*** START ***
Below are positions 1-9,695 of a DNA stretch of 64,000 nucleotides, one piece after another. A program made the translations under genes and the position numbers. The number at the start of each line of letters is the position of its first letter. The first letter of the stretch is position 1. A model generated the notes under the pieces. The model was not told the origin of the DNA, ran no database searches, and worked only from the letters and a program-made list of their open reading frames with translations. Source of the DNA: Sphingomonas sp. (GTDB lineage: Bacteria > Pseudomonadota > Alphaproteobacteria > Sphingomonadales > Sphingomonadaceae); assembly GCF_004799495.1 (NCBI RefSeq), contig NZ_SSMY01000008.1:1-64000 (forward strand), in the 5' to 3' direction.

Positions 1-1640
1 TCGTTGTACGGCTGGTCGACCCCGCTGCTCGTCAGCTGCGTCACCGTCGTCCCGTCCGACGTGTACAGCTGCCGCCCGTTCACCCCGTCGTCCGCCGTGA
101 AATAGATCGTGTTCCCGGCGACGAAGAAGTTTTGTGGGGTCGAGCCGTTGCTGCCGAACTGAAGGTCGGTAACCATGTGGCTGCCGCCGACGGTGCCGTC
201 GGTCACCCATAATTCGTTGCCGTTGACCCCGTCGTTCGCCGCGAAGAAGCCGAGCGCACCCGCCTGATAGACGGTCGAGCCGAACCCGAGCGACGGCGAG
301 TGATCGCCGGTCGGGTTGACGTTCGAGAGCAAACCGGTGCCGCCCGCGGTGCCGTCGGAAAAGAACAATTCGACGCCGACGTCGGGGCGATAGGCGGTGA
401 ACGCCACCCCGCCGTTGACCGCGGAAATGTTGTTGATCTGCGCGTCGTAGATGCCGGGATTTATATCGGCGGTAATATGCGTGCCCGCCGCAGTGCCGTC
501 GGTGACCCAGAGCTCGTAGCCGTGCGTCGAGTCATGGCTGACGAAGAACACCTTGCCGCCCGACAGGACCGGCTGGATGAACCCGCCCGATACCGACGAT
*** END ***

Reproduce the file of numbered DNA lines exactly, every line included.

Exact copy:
Below are positions 1-9,695 of a DNA stretch of 64,000 nucleotides, one piece after another. A program made the translations under genes and the position numbers. The number at the start of each line of letters is the position of its first letter. The first letter of the stretch is position 1. A model generated the notes under the pieces. The model was not told the origin of the DNA, ran no database searches, and worked only from the letters and a program-made list of their open reading frames with translations. Source of the DNA: Sphingomonas sp. (GTDB lineage: Bacteria > Pseudomonadota > Alphaproteobacteria > Sphingomonadales > Sphingomonadaceae); assembly GCF_004799495.1 (NCBI RefSeq), contig NZ_SSMY01000008.1:1-64000 (forward strand), in the 5' to 3' direction.

Positions 1-1640
1 TCGTTGTACGGCTGGTCGACCCCGCTGCTCGTCAGCTGCGTCACCGTCGTCCCGTCCGACGTGTACAGCTGCCGCCCGTTCACCCCGTCGTCCGCCGTGA
101 AATAGATCGTGTTCCCGGCGACGAAGAAGTTTTGTGGGGTCGAGCCGTTGCTGCCGAACTGAAGGTCGGTAACCATGTGGCTGCCGCCGACGGTGCCGTC
201 GGTCACCCATAATTCGTTGCCGTTGACCCCGTCGTTCGCCGCGAAGAAGCCGAGCGCACCCGCCTGATAGACGGTCGAGCCGAACCCGAGCGACGGCGAG
301 TGATCGCCGGTCGGGTTGACGTTCGAGAGCAAACCGGTGCCGCCCGCGGTGCCGTCGGAAAAGAACAATTCGACGCCGACGTCGGGGCGATAGGCGGTGA
401 ACGCCACCCCGCCGTTGACCGCGGAAATGTTGTTGATCTGCGCGTCGTAGATGCCGGGATTTATATCGGCGGTAATATGCGTGCCCGCCGCAGTGCCGTC
501 GGTGACCCAGAGCTCGTAGCCGTGCGTCGAGTCATGGCTGACGAAGAACACCTTGCCGCCCGACAGGACCGGCTGGATGAACCCGCCCGATACCGACGAT